From Bend, head 25 miles west on the Cascade Lakes Highway. Turn left at the entrance into Sparks Lake. Stay left on the gravel road. The trailhead is located a short way down on the left.
The out-and-back from Sparks Lake to Hosmer Lake is 12 miles and takes two to three hours. Shorter and longer options are available.
Aerobically moderate and technically advanced.
The trail winds through unique formations of lava rock, with Mount Bachelor in sight for much of the ride. Riders will encounter some technical rock sections and short, steep climbs.
Not all trails are created equal.
From the smooth, High Desert trails just west of Bend to the more rugged, rocky paths in the Cascades, Central Oregon is home to an enormous variety of singletrack trails.
Some of these trails are built and maintained by mountain bikers with the Central Oregon Trail Alliance — designed specifically for fat-tire enthusiasts.
Other trails are more fit for hikers or horseback riders. The Sparks Lake Trail seems to be one of these trails.
I rode part of it last week, and I left disappointed. The trail, which I had ridden twice before in recent years, might be one of my least favorite in Central Oregon.
My opinion might be different had I left a shuttle car at Lava Lake and ridden from Sparks to Lava on a mostly downhill route. But I opted for an out-and-back combining the Sparks Lake and Metolius-Windigo trails.
The Sparks Lake Trail starts near the entrance to the lake off Cascade Lakes Highway and connects to Metolius-Windigo.
Bikers can ride past Hosmer Lake south all the way to Lava Lake. A popular route is to then loop back along Cascade Lakes Highway. But that loop covers an ambitious 28 miles and takes as long as five hours.
My original plan was to ride to Hosmer Lake and back for a relatively easy 12 miles.
The trail started at about 5,400 feet in elevation, taking me through unique stacks of lava rocks. I descended gradually to the remote south end of Sparks Lake, and Mount Bachelor was visible to the east through the trees as I pedaled.
The lake from that end, with the cloud cover and the quiet, seemed so isolated — not the kayak- and canoe-filled lake of a warm, summer day.
From there, the experience soured. The trail was rutted with horse-hoof marks and covered in places by horse excrement. I turned around and decided to just make my way back to Cascade Lakes Highway via the Metolius-Windigo Trail, where it appeared no horses had been recently.
(We mountain bikers often complain about this, but fact is, much of the 120-mile-long Metolius-Windigo Trail would not be clear if not for horseback riders. The trail is maintained by the Back Country Horsemen and Oregon Equestrian Trails, along with the U.S. Forest Service and the mountain-biker-led COTA.)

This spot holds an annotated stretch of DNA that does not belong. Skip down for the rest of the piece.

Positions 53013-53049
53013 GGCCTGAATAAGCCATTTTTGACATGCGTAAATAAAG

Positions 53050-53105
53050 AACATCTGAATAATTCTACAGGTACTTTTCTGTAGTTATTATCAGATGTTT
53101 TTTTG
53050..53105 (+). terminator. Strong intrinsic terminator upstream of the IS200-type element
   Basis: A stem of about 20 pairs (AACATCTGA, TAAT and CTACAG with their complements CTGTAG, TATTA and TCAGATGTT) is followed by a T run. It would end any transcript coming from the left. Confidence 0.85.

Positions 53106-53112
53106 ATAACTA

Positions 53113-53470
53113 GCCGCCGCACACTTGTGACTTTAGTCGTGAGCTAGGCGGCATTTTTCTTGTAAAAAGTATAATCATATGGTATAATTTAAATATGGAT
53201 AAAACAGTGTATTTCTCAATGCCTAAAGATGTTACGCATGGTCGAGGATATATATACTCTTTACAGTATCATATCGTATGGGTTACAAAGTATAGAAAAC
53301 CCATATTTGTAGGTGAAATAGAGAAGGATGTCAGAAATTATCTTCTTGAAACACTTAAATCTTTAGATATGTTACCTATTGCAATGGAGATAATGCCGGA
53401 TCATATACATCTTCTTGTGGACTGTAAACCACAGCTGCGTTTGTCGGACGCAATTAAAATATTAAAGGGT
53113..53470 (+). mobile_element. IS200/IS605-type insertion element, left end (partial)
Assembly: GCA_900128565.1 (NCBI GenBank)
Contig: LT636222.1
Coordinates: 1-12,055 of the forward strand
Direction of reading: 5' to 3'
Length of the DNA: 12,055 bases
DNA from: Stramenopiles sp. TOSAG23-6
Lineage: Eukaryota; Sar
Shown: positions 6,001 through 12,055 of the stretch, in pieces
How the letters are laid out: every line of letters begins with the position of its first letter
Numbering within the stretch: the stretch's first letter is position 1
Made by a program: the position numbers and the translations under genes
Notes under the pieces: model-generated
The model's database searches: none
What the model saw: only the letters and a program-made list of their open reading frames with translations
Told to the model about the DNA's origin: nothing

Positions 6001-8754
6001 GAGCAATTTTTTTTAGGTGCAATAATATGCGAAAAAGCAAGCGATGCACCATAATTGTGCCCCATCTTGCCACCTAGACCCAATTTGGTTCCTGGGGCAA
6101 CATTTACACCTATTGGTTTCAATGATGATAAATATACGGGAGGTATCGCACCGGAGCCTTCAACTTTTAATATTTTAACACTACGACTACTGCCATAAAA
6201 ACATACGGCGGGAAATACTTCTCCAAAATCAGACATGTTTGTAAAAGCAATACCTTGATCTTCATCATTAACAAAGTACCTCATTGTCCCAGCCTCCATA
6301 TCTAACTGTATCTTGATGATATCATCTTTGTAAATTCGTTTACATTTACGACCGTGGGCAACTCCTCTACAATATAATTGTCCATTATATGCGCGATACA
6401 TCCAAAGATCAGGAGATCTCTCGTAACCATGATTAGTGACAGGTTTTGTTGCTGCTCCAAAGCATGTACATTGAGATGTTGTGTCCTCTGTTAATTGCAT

After a couple miles on Metolius-Windigo, the climbing became too steep and difficult, and I turned around to head back to the Sparks Lake Trail.
Sparks Lake Trail is not really made to ride back uphill. Several short, steep climbs and lava rock sections make dismounting frequently a necessity — for this mountain biker, anyway.
By the time I made it back to the Sparks Lake Trailhead, I was winded but ready for a different experience. I drove farther southwest down Cascade Lakes Highway and made a short hike around aqua-blue Devils Lake.
Cascade Lakes Highway offers endless opportunities for combining a mountain bike ride and a short hike into one day.
Now is a good time of year to hit those upper-elevation trails that may have eluded mountain bikers so far this summer. Before we know it, our options will dwindle as fall and winter settle in on the Cascade mountains of Central Oregon and the snow returns.
While the Sparks Lake Trail may not be my first choice, no doubt other mountain bikers enjoy it.
And, if not, myriad other singletrack trails exist in the high country of Central Oregon.
Editors note: Mountain Bike Trail Guide, by Bulletin sports and outdoors writer Mark Morical, features various trails in Central Oregon and beyond. The trail guide appears in Outdoors on alternating Wednesdays through the riding season.
Isabella Blackard's life began traumatically. When doctors removed her from her mother via cesarean section on Jan. 22, she was unresponsive and not breathing. Her mother, Cristin Blackard, had realized something was wrong when her water broke and it contained blood. She rushed to the emergency room in Klamath Falls where they found no heartbeat for the baby. Blackard was quickly in surgery. Once the…
FRESNO, Calif. — Federal law now allows visitors to carry guns in national parks, but you can’t just slip a loaded pistol into your backpack and take a hike. Pay attention, because this is a little complicated. You will need a concealed weapons permit to carry the loaded gun in the backpack. But you don’t need any kind of permit if you just want to…
The holiest plant of the Christmas season may be a raggedy shrub with peeling bark that seems to grow best in a dusty backyard in Tempe, Ariz. This is Boswellia sacra, better known as the frankincense tree. The shrub’s gum resin is one of the three biblical gifts that the wise men bestowed on the infant Jesus. Until recently, Americans who wished to cultivate their…
A few weeks ago, a reader sent me an eloquent email complaining about a story in which I'd suggested paddling on the northern branch of Sparks Lake as an alternative to more crowded portions of the popular lake. The writer said that over the decades, he'd seen Central Oregon “loved to death. ” Now, powder is tracked out in 30 minutes, Sparks Lake is always…
The reality: That is not true, said Dr. Richard Koller, a Bend neurologist. A sneeze does increase the pressure inside the skull a little bit, he said. People have worried that sneezes may kill brain cells because other things that increase pressure on the brain, such as some types of stroke, can lead to brain cell death or even the death of the person. However,…